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Diphtheritic polyneuropathy: a clinical study and comparison with Guillain-Barré syndrome
  1. Inara Loginaa,
  2. Michael Donaghyb
  1. aDepartment of Neurology and Neurosurgery, Medical Academy of Latvia, P Stradin’s Clinical Hospital, 13 Pilsonu St, Riga, LV-1002, Latvia, bDepartment of Clinical Neurology, University of Oxford, Radcliffe Infirmary, Woodstock Road, Oxford OX2 6HE, UK
  1. Dr I Logina, Department of Neurology and Neurosurgery, Medical Academy of Latvia, P Stradin’s Clinical Hospital, 13 Pilsonu St, Riga, LV-1002, Latvia.


OBJECTIVES AND METHODS Clinical features of 50 adults with diphtheritic polyneuropathy (DP) were studied in Riga, Latvia and compared with 21 patients with Guillain-Barré syndrome (GBS).

RESULTS Neurological complications occurred in 15% of patients admitted to hospital with diphtheria and usually after severe pharyngeal infection. Bulbar dysfunction occurred in 98% of patients with DP and only 10% of patients with GBS. Limb weakness was mild or absent in 30% of patients with DP. Ventilation dependent respiratory failure occurred in 20% of patients with DP. The first symptoms of DP occurred 2–50 days after the onset of local diphtheria infection. Neurological deterioration in DP continued for a median of 49 (range 15–83) days and improvement started 73 (range 20–115) days after onset. In 66% of patients with DP, the neuropathy was biphasic with a secondary worsening after 40 days. By contrast patients with GBS worsened for only 10 days on average (range 2–28 days) and improved after 21 (range 4–49) days. Eight patients with DP died, four from severe cardiomyopathy and four from multiple diphtheritic organ failure. Prolonged distal motor latencies (DMLs) were common to both DP and GBS, and more pronounced than motor conduction slowing. Limb symptoms continued after 1 year in 80% of the patients with DP, 6% were unable to walk independently, but independent respiratory and bulbar function had returned in all survivors. By comparison no patients with GBS died and none were severely disabled after 1 year. No death, in patients with DP occurred after antitoxin on days 1 or 2 after onset of diphtheria symptoms, whereas identical rates of death and peak severity of DP were seen both in those who received antitoxin on days 3–6 and those who did not receive it at all.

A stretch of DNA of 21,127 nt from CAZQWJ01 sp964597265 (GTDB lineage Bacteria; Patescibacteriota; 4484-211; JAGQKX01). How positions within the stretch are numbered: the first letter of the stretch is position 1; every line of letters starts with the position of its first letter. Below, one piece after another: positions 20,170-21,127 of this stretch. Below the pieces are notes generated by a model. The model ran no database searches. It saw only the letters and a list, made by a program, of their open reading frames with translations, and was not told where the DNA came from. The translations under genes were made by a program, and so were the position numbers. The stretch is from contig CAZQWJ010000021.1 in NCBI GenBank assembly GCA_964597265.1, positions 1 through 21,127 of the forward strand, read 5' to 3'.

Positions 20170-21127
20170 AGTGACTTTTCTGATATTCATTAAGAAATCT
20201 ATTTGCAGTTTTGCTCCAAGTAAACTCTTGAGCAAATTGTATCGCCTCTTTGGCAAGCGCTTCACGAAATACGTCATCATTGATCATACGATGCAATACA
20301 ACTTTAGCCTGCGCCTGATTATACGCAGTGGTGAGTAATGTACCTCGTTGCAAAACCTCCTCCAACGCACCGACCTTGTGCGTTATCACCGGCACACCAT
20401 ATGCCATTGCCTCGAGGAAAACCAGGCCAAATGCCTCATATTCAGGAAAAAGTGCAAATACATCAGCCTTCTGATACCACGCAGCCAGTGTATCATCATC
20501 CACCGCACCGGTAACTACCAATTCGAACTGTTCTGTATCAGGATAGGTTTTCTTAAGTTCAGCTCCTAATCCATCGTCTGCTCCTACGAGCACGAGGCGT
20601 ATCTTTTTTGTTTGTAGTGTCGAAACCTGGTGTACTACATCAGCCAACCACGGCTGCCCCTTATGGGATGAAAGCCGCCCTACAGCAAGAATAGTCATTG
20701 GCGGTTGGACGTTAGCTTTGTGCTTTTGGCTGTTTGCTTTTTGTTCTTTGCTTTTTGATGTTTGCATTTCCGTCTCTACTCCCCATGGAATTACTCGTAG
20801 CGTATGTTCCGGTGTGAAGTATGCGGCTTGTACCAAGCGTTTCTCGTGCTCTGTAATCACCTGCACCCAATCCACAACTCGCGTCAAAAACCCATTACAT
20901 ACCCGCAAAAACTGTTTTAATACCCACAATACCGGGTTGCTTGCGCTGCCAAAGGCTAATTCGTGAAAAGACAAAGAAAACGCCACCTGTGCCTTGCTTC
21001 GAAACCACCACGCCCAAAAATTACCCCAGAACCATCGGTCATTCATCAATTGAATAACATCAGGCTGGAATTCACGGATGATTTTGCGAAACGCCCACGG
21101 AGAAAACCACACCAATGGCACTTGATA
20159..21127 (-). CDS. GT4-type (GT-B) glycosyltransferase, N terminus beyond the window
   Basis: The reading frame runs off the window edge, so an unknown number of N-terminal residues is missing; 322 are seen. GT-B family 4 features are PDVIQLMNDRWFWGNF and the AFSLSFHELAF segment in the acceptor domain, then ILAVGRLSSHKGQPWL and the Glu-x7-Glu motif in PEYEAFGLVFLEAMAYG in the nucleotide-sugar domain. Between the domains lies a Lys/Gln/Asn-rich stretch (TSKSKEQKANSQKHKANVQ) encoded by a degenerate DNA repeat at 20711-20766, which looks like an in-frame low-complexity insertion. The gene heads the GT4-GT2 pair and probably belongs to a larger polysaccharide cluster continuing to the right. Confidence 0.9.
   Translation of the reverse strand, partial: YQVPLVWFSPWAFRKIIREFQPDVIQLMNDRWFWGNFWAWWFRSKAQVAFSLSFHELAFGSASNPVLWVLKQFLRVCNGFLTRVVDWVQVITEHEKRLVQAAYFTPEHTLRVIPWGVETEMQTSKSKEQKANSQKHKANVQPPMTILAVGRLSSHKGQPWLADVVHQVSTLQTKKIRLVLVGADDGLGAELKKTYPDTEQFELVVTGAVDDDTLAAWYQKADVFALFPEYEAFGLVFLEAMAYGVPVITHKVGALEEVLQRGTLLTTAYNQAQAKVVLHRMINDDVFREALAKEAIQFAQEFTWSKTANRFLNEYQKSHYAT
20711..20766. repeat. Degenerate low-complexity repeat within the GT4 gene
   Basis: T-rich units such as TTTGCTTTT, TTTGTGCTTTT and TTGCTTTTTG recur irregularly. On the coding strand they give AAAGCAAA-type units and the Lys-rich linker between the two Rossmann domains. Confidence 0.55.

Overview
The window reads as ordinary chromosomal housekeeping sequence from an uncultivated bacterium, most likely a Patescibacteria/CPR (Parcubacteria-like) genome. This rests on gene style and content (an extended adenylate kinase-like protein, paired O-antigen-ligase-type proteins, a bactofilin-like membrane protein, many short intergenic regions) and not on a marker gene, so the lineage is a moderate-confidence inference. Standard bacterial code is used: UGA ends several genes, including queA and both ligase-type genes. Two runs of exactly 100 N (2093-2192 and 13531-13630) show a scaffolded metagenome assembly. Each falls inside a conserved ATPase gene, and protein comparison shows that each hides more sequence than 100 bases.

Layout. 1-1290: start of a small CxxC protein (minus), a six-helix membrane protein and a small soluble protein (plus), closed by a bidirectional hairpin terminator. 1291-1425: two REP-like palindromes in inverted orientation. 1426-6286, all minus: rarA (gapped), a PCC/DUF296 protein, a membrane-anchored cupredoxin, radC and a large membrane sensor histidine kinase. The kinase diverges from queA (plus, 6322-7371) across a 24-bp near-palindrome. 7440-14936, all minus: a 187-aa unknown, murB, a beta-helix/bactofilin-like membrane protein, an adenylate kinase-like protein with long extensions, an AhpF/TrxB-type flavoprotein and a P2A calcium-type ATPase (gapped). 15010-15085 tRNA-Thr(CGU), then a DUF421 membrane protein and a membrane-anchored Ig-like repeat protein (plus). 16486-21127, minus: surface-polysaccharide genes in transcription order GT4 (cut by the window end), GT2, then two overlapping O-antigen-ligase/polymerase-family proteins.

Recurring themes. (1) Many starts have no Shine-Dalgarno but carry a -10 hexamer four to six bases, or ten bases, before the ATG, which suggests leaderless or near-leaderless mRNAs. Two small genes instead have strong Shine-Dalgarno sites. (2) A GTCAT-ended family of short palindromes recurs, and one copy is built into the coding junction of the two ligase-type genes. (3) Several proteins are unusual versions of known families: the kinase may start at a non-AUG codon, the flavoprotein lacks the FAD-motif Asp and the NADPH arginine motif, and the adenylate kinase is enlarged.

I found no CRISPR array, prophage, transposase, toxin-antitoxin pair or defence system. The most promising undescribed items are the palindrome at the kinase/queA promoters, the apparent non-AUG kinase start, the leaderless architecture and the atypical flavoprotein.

CONCLUSION Diphtheric polyneuropathy is much more likely than GBS to have a bulbar onset, to lead to respiratory failure, to evolve more slowly, to take a biphasic course, and to cause death or long term disability. Antitoxin seems ineffective if administered after the second day of diphtheritic symptoms.

  • diphtheritic polyneuritis
  • clinical features
  • outcome
  • diphtheritic antitoxin
  • Guillain-Barré syndrome

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